Traditionally, a couple is defined as two people involved in a committed relationship and who are (usually) in a sexual relationship. In the past few years, individual clients have asked if I could see them and a member of their family or a close friend in a therapeutic setting. The prospect of this both intrigued and slightly intimidated me. As a couple’s therapist I am trained to work with two people but had never worked with this type of dynamic. Of course, there have been issues that I’ve not encountered before with clients but I’ve managed to work through the ‘not knowing’ and managed to work reflectively through these issues. Because of this, I allowed myself to trust my instincts and agreed.

My first experience was with a client who wanted to tell her father a few things she found difficult to say to him. She felt ready to speak in what she believed was a safe environment, with the support from a therapist. We agreed on 5 sessions and in that time, they were able to disentangle some of their old narratives and heal deep historic wounds that had created distance between them. This helped my client feel heard in a way she had not experienced with her father and they were both able to begin to make sense of what happened between them and how this had impacted on their relationship. My admiration for this ‘couple’ was huge and it was to their credit that they managed to stay with the uncomfortable feelings and worked through their issues.

What struck me was that all people, no matter what kind of couple, share a sense of not being heard, not being seen, feelings of hurt and a fear of losing their relationship. The longing for repair and need for harmony between people is part of our drive as humans. We are born to connect and love but we don’t always have the tools to know how best to achieve this. This is when people reach out for help and therapy can be a tool that enables individuals to connect with themselves in order to connect with others. Couples bring their hope of creating a new understanding and better communication between the people they love.

There is clearly a difference between working with traditional couple issues and relatives or friendships. My own understanding of these differences has been informed by own experience, by my willingness to ask questions and to learn to not assume anything. As a therapist, I am disentangling and constantly trying to make sense of feelings and where they might be originating from. The dynamics between people, whether a romantic couple or between relatives or friends are usually based on a connection that has been severed in some way. In both cases, the work is the same, reestablishing that connection.

Shirlee Kay

Couples: Communication and Conversation

Coupleworks’ counsellors frequently meet couples desperate to improve their communication – and often start by asking about the beginning of the relationship.

‘You’re My World’ Cilla Black


The time of falling in love can be marked by fascinated curiosity, rapt attention, delving into inner worlds and gazing into one another’s eyes. It can feel like the discovery of a best friend and soul mate and taking the couple back to the memory of when they experienced such closeness can reignite hope.

‘Where Are You Now…?’ Justin Bieber


However, later down the line, busy lives can mean conversation is brief, occurring in snatched moments, and focussed on practicalities. Each can lose sight of the other’s dreams, desires and longings. More light-hearted moments of warmth, laughter and sharing can often take place with friends and colleagues and not with each other. The relationship can become irritable, joyless and serious – weighed down by pressure at work, decisions about running the home, parenting, finances, aged parents. Feeling stressed and overwhelmed, a sense of being alone, unsupported and short-changed – can create an atmosphere of complaint and criticism.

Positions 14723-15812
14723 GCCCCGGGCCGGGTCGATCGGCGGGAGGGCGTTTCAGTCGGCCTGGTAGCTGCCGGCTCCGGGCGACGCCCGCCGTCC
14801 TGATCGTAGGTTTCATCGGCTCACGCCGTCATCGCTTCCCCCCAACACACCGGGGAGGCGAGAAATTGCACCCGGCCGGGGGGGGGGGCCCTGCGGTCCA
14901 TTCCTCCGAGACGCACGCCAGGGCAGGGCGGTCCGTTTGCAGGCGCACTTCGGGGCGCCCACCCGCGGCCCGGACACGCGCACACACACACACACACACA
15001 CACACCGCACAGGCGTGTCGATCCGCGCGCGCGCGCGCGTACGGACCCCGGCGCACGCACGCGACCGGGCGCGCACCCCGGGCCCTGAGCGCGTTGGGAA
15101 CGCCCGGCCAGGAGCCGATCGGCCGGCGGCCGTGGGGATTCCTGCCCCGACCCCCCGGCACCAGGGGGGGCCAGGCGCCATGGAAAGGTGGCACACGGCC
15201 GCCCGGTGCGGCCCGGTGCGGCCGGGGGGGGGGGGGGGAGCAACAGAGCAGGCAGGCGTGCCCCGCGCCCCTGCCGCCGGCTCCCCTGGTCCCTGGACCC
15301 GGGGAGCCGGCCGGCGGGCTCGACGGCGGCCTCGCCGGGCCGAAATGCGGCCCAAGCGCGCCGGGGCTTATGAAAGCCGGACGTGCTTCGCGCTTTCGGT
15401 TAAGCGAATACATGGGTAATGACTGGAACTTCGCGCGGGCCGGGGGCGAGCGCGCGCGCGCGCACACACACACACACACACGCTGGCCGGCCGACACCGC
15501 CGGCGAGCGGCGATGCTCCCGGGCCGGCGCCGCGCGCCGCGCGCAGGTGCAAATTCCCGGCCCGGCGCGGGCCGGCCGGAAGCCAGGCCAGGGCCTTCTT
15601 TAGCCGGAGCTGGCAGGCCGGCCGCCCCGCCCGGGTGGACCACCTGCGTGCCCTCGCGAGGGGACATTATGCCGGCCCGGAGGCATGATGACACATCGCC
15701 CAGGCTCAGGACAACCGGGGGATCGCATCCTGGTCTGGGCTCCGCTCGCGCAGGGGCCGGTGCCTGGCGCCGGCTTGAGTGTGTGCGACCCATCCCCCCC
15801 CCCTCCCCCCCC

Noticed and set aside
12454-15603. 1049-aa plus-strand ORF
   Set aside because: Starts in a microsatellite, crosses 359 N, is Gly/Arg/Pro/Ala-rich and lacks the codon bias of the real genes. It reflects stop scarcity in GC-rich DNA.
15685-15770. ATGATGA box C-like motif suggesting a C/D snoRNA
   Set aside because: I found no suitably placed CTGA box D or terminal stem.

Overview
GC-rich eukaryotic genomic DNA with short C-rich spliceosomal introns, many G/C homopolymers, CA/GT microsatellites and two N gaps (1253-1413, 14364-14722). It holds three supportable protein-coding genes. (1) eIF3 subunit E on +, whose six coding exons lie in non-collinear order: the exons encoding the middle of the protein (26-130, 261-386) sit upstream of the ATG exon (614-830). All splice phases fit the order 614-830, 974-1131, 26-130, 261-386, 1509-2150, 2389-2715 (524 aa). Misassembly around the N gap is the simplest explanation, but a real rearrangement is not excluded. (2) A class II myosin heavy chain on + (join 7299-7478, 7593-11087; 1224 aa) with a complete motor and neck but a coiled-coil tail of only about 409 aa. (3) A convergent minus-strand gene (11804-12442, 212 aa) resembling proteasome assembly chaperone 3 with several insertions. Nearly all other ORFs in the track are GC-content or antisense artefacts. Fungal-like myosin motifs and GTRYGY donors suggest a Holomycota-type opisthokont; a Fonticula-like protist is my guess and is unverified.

‘Mind the gap…’ Nabiha


Parallel lives can mean moments of intimacy grow fewer. In his book ‘The Relationship Cure’ John Gottman says that reconnection and repair lies not in the grand gesture but in the ‘turning-towards micro-moments’ that indicate how you are seen, valued, loved and cared for. Couples constantly reach out and make bids to one another for affection, attention and support but they are sometimes misunderstood and misread as demands. Gottman describes how each partner has a ‘sliding-door’ moment in how they choose to respond: to rebuff, turn away or draw closer. The squeeze at the dishwasher, the wink across a crowded room, the pause for a longer hug at the door, sharing the preparation for dinner, the back rub, switching off all screens when eating – all mean ‘You are special’. But these can be rejected with a shrug of annoyance or received with appreciation and a smile.

‘Love Hurts…’ Nazareth


If the love bank is depleted or empty there is nothing to call on when times are tough and the disappointment in each other can feel sharp and result in flashpoints of anger and blame.

‘Working my way back to you…’ Four Seasons


Consequently, the couple’s emotional reserve requires constant topping up. The positive ways in which the mundane tasks, the work of daily grind and tedium, are managed allows caring and intimacy to establish itself once more. What might appear to be insignificant moments of consideration and connection can quickly add up to an environment of safety, relaxation and warmth. Mistrust and defensive interactions dissipate and love expands.

‘Talk To Me…’ Stevie Nicks


Gottman suggests creating a regular, twenty minute, DAILY, couple conversation time that is prioritised above all else. It should be a time for connection, focused listening, not interrupting, checking out, reflection, going deeper. It can be reparative after an argument and generally replenishing for the relationship. It can guard against the thread that connects the couple becoming too thin and stretched – possibly to breaking point.

Kathy Rees